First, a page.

Some psychologists say gratitude improves one’s well being.  But is that a subject for science?

According to a report on Science Daily, “Growing Up Grateful Gives Teens Multiple Mental Health Benefits.”  According to a psychologist from University of California, “Increases in gratitude over a four-year period were significantly related to improvements in life satisfaction, happiness, positive attitudes and hope.”

For the study, 700 students aged 10 to 14 answered questionnaires, then 4 years later, were surveyed again.  Those categorized as “most grateful” were judged by the researchers as having 13 to 17% more purpose in life, more satisfaction with “life overall,” more happiness and hopefulness, less delinquency, and fewer negative attitudes.

The researchers defined “gratefulness” as “having a disposition and moods that enabled them to respond positively to the good people and things in their lives.”  The New York based sample contained a mix of ethnic backgrounds, with 54% girls and (presumably) the rest boys.  The lead researcher, Dr. Giacomo Bono, made sweeping conclusions:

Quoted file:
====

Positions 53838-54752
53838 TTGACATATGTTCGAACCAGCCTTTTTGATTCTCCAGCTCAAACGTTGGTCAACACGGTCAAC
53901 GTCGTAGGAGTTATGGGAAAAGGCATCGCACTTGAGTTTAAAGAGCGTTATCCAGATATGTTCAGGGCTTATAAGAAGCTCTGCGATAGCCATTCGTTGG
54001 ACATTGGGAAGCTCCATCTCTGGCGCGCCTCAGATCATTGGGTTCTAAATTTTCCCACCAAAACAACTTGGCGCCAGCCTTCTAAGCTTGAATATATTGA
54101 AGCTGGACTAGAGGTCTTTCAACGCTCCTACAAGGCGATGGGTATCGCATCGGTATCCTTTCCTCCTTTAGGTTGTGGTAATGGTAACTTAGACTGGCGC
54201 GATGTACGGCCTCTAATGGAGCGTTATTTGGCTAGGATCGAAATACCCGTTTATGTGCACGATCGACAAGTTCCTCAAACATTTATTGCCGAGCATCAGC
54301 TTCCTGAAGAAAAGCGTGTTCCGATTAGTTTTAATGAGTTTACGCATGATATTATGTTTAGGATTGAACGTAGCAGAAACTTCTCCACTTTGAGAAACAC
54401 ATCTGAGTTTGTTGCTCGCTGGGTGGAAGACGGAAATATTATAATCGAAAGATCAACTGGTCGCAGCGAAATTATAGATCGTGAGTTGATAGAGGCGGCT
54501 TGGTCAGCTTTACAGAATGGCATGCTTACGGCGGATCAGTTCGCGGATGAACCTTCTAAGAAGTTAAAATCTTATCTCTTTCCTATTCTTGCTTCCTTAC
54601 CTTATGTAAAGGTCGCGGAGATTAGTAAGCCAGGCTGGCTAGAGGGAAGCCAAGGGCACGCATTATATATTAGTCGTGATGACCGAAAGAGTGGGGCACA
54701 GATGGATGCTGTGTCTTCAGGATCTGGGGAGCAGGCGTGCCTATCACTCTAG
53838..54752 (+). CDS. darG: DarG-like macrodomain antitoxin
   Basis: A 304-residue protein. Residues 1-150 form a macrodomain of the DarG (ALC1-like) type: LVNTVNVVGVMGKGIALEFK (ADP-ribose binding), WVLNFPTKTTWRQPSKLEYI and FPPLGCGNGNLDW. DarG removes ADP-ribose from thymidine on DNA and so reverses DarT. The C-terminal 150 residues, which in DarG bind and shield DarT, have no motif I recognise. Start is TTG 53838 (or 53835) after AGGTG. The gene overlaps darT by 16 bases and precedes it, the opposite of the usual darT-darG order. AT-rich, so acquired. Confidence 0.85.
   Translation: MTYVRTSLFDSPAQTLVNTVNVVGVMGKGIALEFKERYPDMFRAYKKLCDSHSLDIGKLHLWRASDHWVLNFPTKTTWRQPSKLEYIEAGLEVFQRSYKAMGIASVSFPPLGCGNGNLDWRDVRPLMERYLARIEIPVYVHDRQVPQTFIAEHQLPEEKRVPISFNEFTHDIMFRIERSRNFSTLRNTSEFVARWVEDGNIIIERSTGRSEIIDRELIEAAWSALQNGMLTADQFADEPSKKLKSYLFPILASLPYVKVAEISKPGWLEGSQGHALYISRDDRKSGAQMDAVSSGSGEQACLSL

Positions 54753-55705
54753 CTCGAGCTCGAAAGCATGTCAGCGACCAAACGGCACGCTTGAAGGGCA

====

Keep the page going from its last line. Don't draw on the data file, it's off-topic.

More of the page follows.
“These findings suggest that gratitude may be strongly linked with life-skills such as cooperation, purpose, creativity and persistence and, as such, gratitude is vital resource that parents, teachers and others who work with young people should help youth build up as they grow up,” Bono said. “More gratitude may be precisely what our society needs to raise a generation that is ready to make a difference in the world.”

Dr. Bono’s definitions of these qualities are not found in the article, nor is his view on what kind off difference in the world is good to make…..

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